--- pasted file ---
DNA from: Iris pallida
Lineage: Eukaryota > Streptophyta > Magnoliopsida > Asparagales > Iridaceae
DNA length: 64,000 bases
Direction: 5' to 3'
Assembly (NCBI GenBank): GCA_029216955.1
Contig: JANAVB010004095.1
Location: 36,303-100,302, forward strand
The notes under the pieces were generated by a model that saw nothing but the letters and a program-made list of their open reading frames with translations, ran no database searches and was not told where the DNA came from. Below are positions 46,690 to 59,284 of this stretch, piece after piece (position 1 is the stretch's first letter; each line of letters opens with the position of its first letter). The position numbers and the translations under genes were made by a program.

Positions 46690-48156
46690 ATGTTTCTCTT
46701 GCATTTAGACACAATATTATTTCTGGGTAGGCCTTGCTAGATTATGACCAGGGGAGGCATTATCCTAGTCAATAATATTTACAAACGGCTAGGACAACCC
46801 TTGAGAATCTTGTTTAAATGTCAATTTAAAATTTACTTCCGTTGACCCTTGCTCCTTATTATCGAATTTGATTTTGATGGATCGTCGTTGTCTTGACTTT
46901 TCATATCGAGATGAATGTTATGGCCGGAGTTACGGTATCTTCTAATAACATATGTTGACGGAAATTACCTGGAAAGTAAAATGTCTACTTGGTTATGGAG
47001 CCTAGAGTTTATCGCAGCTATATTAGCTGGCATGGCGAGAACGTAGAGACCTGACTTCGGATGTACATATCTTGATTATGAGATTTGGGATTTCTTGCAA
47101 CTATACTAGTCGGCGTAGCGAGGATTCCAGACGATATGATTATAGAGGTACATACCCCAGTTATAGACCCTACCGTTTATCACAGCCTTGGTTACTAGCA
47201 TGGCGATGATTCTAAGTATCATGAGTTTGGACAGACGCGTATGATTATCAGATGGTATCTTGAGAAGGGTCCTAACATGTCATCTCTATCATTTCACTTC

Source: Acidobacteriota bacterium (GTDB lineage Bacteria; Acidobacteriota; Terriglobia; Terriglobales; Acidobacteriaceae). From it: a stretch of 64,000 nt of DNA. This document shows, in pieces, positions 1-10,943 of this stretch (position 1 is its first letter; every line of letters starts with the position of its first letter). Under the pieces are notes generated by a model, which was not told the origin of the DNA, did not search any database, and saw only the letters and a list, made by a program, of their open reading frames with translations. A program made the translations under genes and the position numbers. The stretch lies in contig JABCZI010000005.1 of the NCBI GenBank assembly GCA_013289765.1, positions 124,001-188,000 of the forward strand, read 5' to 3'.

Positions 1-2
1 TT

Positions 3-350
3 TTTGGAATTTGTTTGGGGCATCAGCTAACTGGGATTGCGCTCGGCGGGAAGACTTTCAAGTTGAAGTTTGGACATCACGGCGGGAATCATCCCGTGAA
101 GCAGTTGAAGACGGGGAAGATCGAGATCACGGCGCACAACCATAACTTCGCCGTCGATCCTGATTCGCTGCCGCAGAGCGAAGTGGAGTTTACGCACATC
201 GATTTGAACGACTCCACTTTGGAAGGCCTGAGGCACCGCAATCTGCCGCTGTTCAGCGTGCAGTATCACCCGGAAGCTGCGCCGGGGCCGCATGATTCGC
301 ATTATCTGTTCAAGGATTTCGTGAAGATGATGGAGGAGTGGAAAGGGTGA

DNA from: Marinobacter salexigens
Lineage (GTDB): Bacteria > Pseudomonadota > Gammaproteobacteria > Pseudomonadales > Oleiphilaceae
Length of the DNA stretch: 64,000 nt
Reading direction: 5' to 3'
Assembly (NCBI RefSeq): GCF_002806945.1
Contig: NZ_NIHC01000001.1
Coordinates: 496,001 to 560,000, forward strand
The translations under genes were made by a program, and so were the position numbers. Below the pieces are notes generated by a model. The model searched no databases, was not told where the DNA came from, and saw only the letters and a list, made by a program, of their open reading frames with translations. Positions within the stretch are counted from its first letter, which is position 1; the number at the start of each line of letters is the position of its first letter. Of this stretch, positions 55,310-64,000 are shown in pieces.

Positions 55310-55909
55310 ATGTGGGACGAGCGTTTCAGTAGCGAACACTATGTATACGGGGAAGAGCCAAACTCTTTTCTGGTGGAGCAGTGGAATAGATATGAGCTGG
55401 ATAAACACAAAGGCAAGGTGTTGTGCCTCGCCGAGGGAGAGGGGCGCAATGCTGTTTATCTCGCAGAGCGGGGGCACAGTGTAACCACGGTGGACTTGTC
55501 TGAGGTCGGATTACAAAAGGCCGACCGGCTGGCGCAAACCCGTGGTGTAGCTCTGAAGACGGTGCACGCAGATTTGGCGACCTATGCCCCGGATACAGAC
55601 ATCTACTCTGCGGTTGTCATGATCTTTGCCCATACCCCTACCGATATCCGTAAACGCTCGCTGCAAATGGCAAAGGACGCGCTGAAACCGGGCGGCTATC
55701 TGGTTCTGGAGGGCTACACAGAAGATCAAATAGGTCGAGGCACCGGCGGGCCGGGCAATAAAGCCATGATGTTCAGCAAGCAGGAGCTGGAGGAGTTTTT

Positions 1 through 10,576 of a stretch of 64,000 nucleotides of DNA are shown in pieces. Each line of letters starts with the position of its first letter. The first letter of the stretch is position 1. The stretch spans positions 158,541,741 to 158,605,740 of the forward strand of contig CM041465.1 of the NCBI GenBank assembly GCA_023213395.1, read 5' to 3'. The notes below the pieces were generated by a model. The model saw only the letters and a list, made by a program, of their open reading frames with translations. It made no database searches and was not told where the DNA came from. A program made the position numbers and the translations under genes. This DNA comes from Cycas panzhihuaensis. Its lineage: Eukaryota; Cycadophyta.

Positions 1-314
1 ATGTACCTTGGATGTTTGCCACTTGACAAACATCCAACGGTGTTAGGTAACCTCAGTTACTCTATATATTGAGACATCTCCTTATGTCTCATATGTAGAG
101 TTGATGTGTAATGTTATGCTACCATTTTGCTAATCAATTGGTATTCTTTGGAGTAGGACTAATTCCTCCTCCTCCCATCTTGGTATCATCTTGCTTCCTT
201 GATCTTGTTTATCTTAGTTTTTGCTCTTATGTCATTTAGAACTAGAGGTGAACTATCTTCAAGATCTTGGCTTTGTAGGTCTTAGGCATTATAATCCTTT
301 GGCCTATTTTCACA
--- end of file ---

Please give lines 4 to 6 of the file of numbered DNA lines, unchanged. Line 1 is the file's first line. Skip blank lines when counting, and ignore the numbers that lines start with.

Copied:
Direction: 5' to 3'
Assembly (NCBI GenBank): GCA_029216955.1
Contig: JANAVB010004095.1